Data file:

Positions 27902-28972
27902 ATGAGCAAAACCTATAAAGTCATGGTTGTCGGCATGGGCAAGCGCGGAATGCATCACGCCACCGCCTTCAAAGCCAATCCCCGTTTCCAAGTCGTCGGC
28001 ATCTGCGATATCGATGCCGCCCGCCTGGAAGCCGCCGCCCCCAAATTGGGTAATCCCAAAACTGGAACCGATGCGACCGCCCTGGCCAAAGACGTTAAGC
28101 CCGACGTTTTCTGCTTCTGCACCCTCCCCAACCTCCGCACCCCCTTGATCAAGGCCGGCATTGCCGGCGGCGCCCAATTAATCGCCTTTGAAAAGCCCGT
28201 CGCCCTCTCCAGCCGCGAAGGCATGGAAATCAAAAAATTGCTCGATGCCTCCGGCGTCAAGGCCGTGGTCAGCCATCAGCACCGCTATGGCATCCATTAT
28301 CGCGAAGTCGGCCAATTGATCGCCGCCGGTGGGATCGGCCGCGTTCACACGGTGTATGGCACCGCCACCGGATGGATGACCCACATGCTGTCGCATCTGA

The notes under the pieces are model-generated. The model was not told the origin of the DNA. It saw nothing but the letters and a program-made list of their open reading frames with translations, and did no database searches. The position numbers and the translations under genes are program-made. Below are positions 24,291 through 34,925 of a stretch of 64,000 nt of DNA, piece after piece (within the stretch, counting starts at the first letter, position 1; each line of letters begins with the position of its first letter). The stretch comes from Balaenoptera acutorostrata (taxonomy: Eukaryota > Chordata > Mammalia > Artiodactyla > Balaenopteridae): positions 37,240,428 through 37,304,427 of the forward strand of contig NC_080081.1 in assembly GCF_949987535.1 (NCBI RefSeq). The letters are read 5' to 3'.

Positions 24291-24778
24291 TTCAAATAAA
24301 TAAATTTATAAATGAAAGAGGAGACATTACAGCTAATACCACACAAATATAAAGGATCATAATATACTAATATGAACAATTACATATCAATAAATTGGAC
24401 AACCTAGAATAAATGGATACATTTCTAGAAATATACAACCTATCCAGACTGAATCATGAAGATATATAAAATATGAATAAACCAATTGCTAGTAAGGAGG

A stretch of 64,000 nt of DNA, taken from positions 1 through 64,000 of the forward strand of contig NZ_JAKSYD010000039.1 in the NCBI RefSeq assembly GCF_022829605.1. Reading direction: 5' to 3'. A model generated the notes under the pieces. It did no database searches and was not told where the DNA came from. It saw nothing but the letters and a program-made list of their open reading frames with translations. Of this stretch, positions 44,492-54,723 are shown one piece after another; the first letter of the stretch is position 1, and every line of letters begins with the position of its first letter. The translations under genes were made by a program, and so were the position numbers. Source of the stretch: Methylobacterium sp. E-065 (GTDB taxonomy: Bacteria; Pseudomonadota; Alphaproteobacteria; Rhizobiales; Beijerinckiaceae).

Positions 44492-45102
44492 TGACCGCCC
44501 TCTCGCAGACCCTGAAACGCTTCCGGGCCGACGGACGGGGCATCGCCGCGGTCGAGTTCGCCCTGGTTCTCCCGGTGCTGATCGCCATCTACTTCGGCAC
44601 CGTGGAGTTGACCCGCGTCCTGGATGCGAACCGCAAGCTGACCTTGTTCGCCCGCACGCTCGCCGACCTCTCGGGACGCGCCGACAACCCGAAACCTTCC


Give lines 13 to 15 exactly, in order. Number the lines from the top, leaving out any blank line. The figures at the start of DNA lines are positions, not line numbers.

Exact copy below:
Positions 44492-45102
44492 TGACCGCCC
44501 TCTCGCAGACCCTGAAACGCTTCCGGGCCGACGGACGGGGCATCGCCGCGGTCGAGTTCGCCCTGGTTCTCCCGGTGCTGATCGCCATCTACTTCGGCAC